ON April 26, five days after Queen Elizabeth’s birthday, one of the world’s oldest political association of states, the Commonwealth of Nations, celebrated its 70th birthday.
The Commonwealth was transformed through the signing of the London Declaration in 1949 by dropping its “British” prefix and becoming an international institution that emphasises equality and freedom of members.
Since its inception, other than its Commonwealth Games, the modern Commonwealth has played an influential role in global affairs, such as bringing an end to apartheid in South Africa.
Malaysia has been a member of the Commonwealth. The then Federation of Malaya joined the Commonwealth upon achieving independence on Aug 31, 1957.
The Commonwealth had played an instrumental role in helping Malaysia defend itself against communist insurgents and to end Konfrontasi with the assistance of Australian, New Zealand and Fijian troops.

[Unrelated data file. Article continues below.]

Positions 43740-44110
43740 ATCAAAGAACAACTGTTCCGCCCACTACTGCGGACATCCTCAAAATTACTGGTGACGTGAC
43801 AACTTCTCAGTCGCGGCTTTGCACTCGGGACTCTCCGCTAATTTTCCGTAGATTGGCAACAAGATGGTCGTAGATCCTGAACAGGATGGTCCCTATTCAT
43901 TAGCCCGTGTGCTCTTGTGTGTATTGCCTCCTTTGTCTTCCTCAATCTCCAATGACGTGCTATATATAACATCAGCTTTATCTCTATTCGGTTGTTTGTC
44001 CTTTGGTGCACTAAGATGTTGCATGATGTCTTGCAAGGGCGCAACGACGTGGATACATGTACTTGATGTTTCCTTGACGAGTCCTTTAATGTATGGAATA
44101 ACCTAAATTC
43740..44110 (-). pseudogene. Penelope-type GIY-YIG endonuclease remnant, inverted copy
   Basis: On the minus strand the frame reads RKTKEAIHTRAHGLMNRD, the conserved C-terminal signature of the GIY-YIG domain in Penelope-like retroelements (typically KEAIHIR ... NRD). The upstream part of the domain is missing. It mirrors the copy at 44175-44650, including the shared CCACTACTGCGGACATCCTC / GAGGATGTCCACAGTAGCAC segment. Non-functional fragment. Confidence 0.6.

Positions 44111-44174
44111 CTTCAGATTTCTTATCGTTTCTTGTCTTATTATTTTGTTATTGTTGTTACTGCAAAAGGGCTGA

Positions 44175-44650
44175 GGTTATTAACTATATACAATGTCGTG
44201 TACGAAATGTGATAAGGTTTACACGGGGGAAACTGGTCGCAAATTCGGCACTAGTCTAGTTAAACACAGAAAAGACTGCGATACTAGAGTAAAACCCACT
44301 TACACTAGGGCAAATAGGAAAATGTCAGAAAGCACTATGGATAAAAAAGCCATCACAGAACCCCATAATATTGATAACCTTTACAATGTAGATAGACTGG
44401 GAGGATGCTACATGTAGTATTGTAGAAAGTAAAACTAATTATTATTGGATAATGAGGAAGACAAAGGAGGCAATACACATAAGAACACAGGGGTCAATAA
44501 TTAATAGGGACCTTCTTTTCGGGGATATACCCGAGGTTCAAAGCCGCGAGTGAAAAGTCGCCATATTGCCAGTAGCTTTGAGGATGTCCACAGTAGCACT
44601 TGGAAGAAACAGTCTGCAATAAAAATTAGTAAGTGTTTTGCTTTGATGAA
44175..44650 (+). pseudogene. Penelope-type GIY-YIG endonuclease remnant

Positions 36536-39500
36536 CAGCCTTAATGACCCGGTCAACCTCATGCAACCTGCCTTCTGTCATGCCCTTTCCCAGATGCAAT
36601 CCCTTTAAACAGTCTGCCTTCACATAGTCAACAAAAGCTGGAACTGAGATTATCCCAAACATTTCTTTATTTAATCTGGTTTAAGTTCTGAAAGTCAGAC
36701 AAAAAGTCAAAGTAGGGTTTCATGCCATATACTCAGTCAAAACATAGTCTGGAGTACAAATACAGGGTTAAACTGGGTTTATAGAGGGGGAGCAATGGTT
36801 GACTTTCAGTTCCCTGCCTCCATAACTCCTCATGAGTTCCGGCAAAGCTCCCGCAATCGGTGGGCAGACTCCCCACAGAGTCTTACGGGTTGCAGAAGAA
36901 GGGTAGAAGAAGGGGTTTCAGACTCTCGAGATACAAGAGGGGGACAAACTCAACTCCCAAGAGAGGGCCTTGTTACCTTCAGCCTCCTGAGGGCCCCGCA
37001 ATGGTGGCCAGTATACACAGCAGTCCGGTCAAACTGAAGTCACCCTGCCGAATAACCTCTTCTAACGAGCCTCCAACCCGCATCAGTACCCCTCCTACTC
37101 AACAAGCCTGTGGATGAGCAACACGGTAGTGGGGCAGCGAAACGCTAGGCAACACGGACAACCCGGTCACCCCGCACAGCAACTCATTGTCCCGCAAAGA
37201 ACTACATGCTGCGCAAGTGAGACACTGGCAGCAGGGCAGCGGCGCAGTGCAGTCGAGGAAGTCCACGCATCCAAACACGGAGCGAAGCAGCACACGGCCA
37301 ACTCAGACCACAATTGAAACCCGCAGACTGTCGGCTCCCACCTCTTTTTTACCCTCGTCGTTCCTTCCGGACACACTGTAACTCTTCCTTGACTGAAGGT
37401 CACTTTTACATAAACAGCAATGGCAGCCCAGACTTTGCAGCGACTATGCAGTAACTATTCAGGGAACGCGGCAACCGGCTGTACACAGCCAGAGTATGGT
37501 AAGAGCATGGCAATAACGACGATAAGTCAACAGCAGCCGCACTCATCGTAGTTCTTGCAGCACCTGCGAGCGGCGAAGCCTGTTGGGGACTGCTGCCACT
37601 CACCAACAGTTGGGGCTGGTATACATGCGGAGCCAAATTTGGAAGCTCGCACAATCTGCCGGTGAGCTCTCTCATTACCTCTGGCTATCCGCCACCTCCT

Economically, it has helped Malaysia to secure trading links with Europe and the US.
Now, Malaysia’s 62 years with the Commonwealth has allowed it to thrive in many areas through activities, including education exchanges, the Chevening Scholarship, Commonwealth Youth Programme and Commonwealth Parliament Association Programme.
Today’s Commonwealth consists of 53 members.
It encompasses almost a third of the world population, a fifth of the world’s land mass and a third of its water territories.
With 31 small or island nation states as members, it provides a rare international platform that pays attention to climate change or water pollution since these issues threaten their survival.
If the Commonwealth’s strengths are harnessed sophisticatedly, it can be a force to be reckoned with in fighting global challenges.
As the Commonwealth turns 70, it is important for today’s generation to understand the legacy of the Commonwealth and the values it promotes.
I hope the Commonwealth will continue to stay strong and remain fit for its purpose for the next 70 years and beyond, for the betterment of its members and the world.
TAN CHEE YONG